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HVAC and Plumbing Safety Protocols After House Fire

moose_head27 | Posted in General Questions on

Good afternoon, just curious to know if there are any safety protocols out their with house fires in-regards to the plumbing and hvac? I seen a house with a fire in the living room, they were lucky to put it out and contained the fire but the unit is heavily smoke damaged throughout.

Some electrical was burnt which requires an electrician. I was more curious about the HVAC, I’d assume the the ductwork should be cleaned serving the furnace at a minimum. Is there anything else that should be done, change filter as well? How about plumbing, could the potable plumbing lines be compromised by smoke in anyway?

Thanks

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Replies

  1. Expert Member
    BILL WICHERS | | #1

    I would absolutely change your HVAC filter.

    The possibility for plumbing damage depends on what kind of pipe you have. Copper pipe (or galvanized steel if you’re in a really old house) will be pretty resistant to fire damage to the point that I’d say the plumbing will survive past the point at which the wood structure fails.

    PVC pipe or PEX is more prone to damage, but if it’s full of water that will offer some protection. If the fire didn’t travel along any service cavities where the pipes run you’re probably ok in hidden areas. Any areas where the fire damaged things enough that you can see the pipes I’d do a visual inspection and look for any signs of damage (discoloration that doesn’t wipe off with a damp rag, or any signs of dimensional change that wouldn’t indicate the pipe material softened and deformed during the fire). Anything showing deformation or permanent discoloration should be considered suspect and be replaced. I would especially make a point of checking PVC or ABS drain lines. Note that ABS is normally black in color, so you’ll have to inspect it very carefully to make sure you don’t miss any damaged areas.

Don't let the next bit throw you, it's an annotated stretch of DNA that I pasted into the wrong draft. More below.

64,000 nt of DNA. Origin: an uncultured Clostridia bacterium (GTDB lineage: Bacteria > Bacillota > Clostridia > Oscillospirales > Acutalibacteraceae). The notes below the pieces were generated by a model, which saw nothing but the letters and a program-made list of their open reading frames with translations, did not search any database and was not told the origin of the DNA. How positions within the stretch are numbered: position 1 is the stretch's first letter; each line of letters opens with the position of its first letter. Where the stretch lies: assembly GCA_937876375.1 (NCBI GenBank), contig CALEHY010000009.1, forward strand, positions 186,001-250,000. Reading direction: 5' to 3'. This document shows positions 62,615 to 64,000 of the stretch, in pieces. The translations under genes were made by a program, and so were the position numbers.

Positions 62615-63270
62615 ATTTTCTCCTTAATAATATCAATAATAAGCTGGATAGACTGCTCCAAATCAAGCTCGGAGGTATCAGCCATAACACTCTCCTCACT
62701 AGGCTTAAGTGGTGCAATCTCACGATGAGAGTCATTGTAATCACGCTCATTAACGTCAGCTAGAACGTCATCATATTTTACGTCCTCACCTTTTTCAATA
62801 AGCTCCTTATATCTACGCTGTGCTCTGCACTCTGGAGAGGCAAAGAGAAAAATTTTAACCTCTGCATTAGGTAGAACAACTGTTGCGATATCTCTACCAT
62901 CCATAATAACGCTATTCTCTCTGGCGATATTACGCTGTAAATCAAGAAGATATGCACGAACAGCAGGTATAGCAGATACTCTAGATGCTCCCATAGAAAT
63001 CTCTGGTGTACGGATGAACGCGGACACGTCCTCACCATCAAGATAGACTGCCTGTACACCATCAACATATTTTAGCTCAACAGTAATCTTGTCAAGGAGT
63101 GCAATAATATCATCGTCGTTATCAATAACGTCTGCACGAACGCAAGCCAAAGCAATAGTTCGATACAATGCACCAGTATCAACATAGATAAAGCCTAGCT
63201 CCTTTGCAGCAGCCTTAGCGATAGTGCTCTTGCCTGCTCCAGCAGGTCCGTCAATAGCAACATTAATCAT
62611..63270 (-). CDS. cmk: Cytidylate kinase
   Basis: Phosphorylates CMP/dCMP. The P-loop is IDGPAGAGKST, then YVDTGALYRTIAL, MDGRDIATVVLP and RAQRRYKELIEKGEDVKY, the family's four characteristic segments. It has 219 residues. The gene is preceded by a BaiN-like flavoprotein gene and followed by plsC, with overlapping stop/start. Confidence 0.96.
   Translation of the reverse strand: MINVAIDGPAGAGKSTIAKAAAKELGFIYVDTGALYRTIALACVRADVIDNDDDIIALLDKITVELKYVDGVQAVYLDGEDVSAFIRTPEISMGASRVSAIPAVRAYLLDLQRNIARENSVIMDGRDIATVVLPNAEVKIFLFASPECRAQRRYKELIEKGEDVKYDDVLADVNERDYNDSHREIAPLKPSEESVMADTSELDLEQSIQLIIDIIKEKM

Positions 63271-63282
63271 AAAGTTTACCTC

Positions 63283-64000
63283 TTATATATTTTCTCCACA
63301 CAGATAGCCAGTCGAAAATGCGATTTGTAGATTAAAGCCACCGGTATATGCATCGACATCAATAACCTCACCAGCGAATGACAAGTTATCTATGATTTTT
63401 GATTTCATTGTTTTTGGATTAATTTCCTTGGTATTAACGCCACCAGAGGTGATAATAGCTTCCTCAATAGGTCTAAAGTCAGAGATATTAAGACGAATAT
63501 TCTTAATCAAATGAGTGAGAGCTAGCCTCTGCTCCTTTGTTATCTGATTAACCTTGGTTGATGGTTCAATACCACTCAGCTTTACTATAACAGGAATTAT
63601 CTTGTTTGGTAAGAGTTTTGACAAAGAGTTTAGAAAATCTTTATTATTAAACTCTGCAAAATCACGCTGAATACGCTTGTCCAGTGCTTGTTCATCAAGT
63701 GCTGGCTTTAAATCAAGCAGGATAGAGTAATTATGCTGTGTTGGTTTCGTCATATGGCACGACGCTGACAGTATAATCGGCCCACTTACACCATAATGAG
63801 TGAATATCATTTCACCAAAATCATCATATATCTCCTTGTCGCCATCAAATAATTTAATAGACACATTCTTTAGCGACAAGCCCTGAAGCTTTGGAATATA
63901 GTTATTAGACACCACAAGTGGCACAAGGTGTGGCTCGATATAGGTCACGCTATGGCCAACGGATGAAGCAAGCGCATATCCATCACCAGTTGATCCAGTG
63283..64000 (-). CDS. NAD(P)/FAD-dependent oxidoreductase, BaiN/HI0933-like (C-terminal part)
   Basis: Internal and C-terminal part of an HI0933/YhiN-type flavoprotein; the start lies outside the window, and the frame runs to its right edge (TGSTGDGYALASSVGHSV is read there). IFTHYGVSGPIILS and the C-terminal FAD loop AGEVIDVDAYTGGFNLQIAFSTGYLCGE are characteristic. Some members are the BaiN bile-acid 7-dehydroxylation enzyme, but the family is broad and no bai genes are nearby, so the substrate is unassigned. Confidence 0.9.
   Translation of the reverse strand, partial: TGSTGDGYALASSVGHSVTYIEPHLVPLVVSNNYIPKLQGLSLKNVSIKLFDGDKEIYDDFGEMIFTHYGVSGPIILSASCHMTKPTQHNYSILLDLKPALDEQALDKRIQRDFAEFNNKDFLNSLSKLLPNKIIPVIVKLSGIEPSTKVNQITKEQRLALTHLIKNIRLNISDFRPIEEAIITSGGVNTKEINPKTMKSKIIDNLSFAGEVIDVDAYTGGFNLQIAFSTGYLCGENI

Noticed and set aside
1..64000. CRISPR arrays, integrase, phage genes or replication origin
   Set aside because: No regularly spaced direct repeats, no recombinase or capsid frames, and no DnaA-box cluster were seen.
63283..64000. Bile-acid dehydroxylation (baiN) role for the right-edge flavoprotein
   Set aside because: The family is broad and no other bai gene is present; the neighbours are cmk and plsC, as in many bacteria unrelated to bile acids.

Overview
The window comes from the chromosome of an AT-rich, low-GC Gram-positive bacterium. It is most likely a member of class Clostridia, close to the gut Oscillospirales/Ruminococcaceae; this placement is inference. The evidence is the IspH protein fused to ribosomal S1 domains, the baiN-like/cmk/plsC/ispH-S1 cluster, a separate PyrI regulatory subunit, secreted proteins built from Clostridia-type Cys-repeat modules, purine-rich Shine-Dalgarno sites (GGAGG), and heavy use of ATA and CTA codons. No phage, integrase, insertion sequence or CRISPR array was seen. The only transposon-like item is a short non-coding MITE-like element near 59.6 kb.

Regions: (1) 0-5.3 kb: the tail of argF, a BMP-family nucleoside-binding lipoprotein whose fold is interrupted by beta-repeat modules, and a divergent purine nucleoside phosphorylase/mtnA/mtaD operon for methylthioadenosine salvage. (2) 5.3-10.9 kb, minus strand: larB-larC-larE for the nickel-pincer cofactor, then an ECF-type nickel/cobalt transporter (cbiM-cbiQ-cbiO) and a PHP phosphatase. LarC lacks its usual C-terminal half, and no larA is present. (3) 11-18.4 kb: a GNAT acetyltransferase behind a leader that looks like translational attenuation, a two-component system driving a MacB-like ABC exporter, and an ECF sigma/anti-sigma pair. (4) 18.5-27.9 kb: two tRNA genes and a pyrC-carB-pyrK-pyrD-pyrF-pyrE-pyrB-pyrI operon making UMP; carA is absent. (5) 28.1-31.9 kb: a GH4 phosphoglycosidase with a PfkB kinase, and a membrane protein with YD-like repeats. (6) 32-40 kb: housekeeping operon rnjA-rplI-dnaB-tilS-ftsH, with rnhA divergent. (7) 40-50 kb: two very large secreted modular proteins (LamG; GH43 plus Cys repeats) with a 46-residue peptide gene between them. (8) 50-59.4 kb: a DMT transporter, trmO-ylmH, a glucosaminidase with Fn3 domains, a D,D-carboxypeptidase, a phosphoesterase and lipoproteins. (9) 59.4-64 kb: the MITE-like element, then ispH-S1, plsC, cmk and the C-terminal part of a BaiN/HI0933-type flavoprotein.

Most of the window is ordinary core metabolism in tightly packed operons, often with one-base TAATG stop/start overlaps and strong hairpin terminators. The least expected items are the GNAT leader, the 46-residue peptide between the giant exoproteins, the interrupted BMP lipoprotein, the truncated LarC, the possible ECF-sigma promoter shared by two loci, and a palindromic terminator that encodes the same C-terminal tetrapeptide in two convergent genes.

Pipes won’t be damaged by smoke alone, it’s heat and actual fire that can damage them. Smoke alone will make things look ugly, but shouldn’t do any actual damage. You just need to wipe the smoke residue away so that you can be sure it’s not hiding and damage from heat or the fire itself.

    Metal ductwork is likely to survive but you’ll probably want to clean it so that you don’t be constantly smell smoke.

    I would hire an experienced contractor to inspect the structure of the home to be sure it’s safe. If the structure itself is unsafe, nothing else really matters.

    Bill

  2. walta100 | | #2

    If they make a claim on the home owners insurance they will hire an expert contractor that does the type of clean up. They will decide what is salvageable and what must be replaced. Generally anything made of cloth is the first thing in the dumpster. I watched some of the clean up after an office building fire every square inch of carpet was replaced many of the hallway doors most everything was repainted. Dehumidifiers and air scrubber were running 24/7 for months.

    It would not surprise me if it took 2 years to get thru the claim process and the construction work.

    I do not think anything but the very smallest fire is a do it yourself project. I say you paid the insurance bills for decades now is the time to file your claim.

    Walta

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